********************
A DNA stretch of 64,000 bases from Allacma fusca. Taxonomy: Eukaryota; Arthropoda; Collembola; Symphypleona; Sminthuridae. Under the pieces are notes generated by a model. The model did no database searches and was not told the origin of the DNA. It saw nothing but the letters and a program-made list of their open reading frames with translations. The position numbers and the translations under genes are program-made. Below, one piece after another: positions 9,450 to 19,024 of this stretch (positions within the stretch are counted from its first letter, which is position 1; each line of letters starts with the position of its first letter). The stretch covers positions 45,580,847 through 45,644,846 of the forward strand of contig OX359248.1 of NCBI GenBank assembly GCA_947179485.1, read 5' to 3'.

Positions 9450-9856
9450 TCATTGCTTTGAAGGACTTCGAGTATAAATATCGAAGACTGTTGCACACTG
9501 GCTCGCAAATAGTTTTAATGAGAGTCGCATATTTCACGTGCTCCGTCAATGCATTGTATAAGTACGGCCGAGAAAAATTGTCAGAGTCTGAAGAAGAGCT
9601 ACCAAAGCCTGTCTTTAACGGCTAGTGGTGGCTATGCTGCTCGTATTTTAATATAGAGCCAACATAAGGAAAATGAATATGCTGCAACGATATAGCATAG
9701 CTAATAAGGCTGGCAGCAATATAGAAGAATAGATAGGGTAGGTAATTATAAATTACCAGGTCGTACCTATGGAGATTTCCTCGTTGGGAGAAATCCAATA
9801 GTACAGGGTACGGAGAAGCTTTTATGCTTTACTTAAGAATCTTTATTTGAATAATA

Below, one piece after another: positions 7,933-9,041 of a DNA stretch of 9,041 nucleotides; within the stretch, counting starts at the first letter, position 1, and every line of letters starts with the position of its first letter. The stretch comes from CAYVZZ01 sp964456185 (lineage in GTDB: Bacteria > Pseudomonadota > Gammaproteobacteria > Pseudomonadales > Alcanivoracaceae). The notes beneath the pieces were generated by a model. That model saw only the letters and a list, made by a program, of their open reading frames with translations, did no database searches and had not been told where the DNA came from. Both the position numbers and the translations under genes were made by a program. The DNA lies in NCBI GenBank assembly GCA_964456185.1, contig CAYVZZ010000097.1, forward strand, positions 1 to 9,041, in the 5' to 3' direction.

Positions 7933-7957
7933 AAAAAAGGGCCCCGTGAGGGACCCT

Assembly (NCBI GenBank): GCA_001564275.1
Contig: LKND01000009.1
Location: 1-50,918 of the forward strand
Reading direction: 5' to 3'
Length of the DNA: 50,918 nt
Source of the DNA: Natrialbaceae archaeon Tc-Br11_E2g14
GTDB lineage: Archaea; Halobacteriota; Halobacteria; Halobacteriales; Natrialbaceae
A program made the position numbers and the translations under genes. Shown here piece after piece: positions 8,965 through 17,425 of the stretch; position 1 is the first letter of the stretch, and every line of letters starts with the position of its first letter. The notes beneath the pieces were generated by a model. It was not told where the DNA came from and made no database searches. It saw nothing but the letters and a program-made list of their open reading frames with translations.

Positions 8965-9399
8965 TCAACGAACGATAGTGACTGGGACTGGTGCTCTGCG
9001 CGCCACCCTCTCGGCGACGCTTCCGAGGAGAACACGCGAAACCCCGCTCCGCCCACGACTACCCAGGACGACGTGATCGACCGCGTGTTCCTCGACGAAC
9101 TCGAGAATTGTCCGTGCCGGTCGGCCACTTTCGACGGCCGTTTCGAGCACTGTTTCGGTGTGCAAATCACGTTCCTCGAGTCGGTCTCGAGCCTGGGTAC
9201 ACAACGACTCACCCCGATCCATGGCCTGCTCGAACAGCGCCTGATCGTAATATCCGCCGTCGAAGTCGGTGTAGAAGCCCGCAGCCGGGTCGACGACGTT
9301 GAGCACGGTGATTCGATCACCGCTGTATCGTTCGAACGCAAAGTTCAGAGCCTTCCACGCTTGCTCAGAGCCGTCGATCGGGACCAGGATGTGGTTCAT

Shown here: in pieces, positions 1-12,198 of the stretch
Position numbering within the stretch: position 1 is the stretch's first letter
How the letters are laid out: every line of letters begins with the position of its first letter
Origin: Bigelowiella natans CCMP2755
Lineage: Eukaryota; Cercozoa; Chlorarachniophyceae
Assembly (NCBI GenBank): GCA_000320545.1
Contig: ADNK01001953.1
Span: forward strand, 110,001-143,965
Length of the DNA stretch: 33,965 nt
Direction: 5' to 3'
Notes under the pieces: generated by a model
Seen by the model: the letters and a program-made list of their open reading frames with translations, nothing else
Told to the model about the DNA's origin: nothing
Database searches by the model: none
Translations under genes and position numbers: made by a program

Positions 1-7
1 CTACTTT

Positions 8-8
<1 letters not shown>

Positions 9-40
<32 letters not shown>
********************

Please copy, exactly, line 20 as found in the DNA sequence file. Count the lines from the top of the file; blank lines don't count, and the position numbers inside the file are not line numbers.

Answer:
8965 TCAACGAACGATAGTGACTGGGACTGGTGCTCTGCG